Just at this moment there was a great bustle at the further end of the hall, and in stalked a gentleman whom I knew immadiatcly by his scythe and grey beard, for I had seen a picture of him in the primer only the day before. He bustled into the centre of the hall, and said, in quite a cheerful voice for so old a man, "The company mustn't lose time!"—at which pleasantry all the clocks smiled. Then he took a bunch of keys from his girdle, and stepping up to one of the clocks, thrust it into his breast and turned it for some time: at which liberty the clock looked indignant, and made a chuckling noise, and seemed as if about to strike; but he thought better of it and didn't. When the old gentleman had visited all the company n like manner, he stepped to one side of the room and cried out that "now they were wound up they could go:" at which all the clocks smiled again, as if old Time had "come a good turn" on 'em. And now there was a great bowing and scraping among the clocks, and finally they all took their places on the floor and moved slowly off—' tick, tick, tick'— in the measure of the contra-dance. Forward and back, slowly, up and down, stately, vud-cis, this wheezy old gentleman balancing to that t mi matron opposite, and that sleepy-looking clock at the farther end of the room hob-nobbing to himself, forgetting time and tune. Tick, tick! Mahoganies change; my grandfather's clock and the blooming widow down the middle and up the outside; down the outside and up the middle; bless her! how her heart palpitated, and bow amorously the old fellow eyed her! Ah, I fear be had but a sorry character in bis youthful days, vhen he was nothing but a watch! Still, up and oWn, over and back (they kept wonderful time for such old people), until the Oaks got out of breath and the Mahoganies looked red in the face. Then they stopped and gathered into little groups, and began to be facetious and witty. One old fellow remarked that he felt nearly "run down;" at which the gentlemen smothered their laughter, and the ladies grew redder in the face, and looked out of the window; for it reminded them of "running dairn at the heel," and "heel" wasn't exactly a proper word to use in the presence of high-born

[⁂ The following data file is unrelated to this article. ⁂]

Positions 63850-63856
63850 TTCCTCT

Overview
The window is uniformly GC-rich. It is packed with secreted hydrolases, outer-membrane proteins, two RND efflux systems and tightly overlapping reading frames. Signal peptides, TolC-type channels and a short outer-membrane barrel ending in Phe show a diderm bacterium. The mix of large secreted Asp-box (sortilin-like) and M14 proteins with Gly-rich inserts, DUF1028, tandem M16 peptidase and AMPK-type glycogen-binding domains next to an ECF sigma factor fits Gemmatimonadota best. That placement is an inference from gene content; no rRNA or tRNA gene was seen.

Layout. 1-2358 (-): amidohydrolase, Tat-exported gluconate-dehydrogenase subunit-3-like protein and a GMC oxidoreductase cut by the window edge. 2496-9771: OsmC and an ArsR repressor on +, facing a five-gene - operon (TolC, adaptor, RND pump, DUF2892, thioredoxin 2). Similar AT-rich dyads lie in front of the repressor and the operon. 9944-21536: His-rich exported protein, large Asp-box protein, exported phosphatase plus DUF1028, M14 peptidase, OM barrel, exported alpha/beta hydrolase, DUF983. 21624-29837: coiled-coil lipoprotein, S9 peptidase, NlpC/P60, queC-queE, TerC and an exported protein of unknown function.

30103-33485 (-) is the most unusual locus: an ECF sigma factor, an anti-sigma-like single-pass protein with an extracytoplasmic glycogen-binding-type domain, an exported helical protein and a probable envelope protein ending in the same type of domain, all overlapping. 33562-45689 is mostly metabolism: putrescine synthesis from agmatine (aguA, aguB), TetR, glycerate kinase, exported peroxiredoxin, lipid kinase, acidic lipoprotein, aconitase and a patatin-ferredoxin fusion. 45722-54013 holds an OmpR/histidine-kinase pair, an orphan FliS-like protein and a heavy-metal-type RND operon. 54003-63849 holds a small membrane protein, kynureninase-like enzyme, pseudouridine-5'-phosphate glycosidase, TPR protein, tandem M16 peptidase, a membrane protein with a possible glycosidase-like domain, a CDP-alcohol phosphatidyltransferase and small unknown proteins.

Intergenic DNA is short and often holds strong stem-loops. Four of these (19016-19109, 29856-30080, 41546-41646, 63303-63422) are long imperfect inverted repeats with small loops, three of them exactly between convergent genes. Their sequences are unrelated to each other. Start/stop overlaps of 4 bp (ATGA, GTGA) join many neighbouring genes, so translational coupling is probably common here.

After a little time they took their places for a Sooten reel, and my grandfather's clock was just